Mattie Ross, the lead female character in last year's movie True Grit, is a 14-year-old in 1877 with determination so steely and speech so precise that some reviewers have complained. They claim that Mattie could not have existed, since the 14-year-old girls they know are flibbertigibbets. They're wrong: Some students I know are just like Mattie, capable of intense concentration rather than multitasking.
Some of their ability is due to parents who showed children that books, board games, toy soldiers, Lego blocks, and other activities without flashes and beeps can be so fascinating that time stops. These parents shielded their sub-teen children from electronic addiction and their teenagers from drug and sexual activity. Some parents, though, say NO MOVIES—and that can be a problem when children grow up inexperienced in discernment and therefore subject to manipulation by those who equate adult with adultery.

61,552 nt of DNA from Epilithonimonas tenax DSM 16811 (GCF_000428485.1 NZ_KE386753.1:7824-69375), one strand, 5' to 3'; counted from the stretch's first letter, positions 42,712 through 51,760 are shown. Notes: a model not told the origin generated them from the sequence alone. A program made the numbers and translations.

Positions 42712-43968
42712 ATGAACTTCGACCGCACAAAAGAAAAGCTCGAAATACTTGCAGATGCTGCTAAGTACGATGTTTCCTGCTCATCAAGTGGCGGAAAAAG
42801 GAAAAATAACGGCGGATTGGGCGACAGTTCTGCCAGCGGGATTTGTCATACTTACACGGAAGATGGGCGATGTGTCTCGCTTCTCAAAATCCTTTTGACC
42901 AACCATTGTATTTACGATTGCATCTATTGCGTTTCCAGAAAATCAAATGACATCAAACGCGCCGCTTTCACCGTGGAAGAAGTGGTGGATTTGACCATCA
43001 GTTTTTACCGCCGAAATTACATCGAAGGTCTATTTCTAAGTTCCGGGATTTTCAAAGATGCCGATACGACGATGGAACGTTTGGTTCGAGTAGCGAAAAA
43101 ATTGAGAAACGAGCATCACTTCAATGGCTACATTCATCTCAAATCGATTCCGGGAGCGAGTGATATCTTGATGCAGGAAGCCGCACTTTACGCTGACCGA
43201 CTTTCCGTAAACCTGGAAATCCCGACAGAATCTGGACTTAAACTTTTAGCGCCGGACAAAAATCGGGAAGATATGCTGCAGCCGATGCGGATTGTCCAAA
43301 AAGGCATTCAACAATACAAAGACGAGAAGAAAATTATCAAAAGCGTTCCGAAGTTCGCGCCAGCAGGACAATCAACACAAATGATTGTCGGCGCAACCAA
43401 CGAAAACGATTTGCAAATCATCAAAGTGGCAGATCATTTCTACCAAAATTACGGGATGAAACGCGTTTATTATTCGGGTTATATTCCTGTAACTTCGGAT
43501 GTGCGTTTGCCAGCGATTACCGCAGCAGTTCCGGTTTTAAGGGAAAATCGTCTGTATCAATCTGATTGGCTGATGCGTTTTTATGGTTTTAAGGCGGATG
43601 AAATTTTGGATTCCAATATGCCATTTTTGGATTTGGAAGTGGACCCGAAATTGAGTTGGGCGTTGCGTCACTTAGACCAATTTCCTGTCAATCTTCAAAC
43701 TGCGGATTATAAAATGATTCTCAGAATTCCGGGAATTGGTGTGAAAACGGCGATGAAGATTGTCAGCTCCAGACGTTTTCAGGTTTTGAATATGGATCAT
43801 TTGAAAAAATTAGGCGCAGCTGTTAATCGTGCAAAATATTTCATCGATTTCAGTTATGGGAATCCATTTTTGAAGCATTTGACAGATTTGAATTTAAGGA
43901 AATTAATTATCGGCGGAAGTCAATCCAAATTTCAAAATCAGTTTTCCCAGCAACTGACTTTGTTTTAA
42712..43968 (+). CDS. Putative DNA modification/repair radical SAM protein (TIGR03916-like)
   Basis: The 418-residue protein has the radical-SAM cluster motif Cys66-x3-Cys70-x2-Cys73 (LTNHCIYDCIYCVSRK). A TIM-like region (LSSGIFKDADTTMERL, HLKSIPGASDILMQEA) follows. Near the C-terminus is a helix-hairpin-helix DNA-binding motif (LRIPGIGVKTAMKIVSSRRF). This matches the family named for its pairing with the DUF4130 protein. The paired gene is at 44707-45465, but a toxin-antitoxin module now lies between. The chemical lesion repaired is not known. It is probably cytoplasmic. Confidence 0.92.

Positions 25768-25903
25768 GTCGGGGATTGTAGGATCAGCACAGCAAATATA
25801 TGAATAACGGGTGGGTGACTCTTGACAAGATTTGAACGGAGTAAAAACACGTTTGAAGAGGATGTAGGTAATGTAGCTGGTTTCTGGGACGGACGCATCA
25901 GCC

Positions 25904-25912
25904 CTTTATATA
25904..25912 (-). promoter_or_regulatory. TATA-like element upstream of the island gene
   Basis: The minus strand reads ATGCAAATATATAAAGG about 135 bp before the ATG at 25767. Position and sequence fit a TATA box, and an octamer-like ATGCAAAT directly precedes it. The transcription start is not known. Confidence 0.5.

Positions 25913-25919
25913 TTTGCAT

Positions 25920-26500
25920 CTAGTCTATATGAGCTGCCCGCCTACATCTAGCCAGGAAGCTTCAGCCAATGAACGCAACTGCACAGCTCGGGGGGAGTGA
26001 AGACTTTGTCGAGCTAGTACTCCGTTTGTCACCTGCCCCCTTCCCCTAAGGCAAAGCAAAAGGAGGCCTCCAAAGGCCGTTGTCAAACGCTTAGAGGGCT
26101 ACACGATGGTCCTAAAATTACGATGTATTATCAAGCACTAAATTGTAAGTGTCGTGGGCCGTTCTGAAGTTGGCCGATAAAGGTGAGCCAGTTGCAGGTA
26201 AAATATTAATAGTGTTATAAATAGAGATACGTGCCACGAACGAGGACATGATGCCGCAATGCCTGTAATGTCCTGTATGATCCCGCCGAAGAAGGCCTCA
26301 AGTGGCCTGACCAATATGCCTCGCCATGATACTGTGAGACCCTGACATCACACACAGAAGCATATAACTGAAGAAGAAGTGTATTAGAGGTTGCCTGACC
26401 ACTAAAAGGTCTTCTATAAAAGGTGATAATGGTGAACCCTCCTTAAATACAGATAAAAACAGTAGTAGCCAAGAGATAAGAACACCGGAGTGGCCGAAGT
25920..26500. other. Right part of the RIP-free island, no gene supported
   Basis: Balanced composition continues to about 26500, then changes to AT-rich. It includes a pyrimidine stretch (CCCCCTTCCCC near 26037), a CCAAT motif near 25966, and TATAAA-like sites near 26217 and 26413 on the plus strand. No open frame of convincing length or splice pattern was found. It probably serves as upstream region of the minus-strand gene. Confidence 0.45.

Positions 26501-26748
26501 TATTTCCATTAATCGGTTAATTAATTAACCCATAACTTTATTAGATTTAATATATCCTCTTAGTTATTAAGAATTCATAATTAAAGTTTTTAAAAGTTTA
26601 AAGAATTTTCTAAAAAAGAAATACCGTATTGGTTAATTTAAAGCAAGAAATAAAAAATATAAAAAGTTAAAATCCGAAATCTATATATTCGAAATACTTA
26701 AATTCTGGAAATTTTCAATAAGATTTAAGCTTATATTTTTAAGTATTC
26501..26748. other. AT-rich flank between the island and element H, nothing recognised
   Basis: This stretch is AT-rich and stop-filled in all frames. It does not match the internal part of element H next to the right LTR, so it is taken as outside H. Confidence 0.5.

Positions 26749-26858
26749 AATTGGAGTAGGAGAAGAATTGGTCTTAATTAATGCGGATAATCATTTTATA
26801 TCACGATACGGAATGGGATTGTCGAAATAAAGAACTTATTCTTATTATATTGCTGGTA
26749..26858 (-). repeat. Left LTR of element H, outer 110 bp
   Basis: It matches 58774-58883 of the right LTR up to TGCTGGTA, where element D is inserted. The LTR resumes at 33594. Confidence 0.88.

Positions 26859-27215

As I was mulling over that problem, a new issue of Academic Questions, the journal of the National Association of Scholars, arrived and surprised me. Academic Questions has a traditionalist orientation that often leads to articles praising Great Books curricula, so it was semi-shocking to see a slew of articles praising the study of popular culture—and particularly movies from past generations that can train students to watch patiently.
Some writers went way back. English professor Thomas Bertonneau praised The Adventures of Robin Hood (1938) for its "heroic narrative and medieval balladry." He noted, "The film's appeal is adult, involving the expectation that to appreciate it children and adolescents must rise to the adult level. The dialogue is noticeably literate." True, true—and the movie even ends with a marriage.
Art professor Michael J. Lewis praised Alfred Hitchcock and particularly "the celebrated scene in North by Northwest (1959) where Cary Grant is terrorized by a crop duster plane"—but only after a lengthy scene in which nothing happens, as Grant impatiently walks and waits on the road next to the cornfields. Today's directors prefer quick-cut slam-bangs, but Hitchcock later explained that the waiting, waiting, waiting was essential to show "what the cornfield was like, how flat and exposed it was. . . . Without that vicarious physical sense of space, the scene would be only a rapid-fire montage of scenes of a man running from a plane, and utterly uninvolving, as in so many modern action films."
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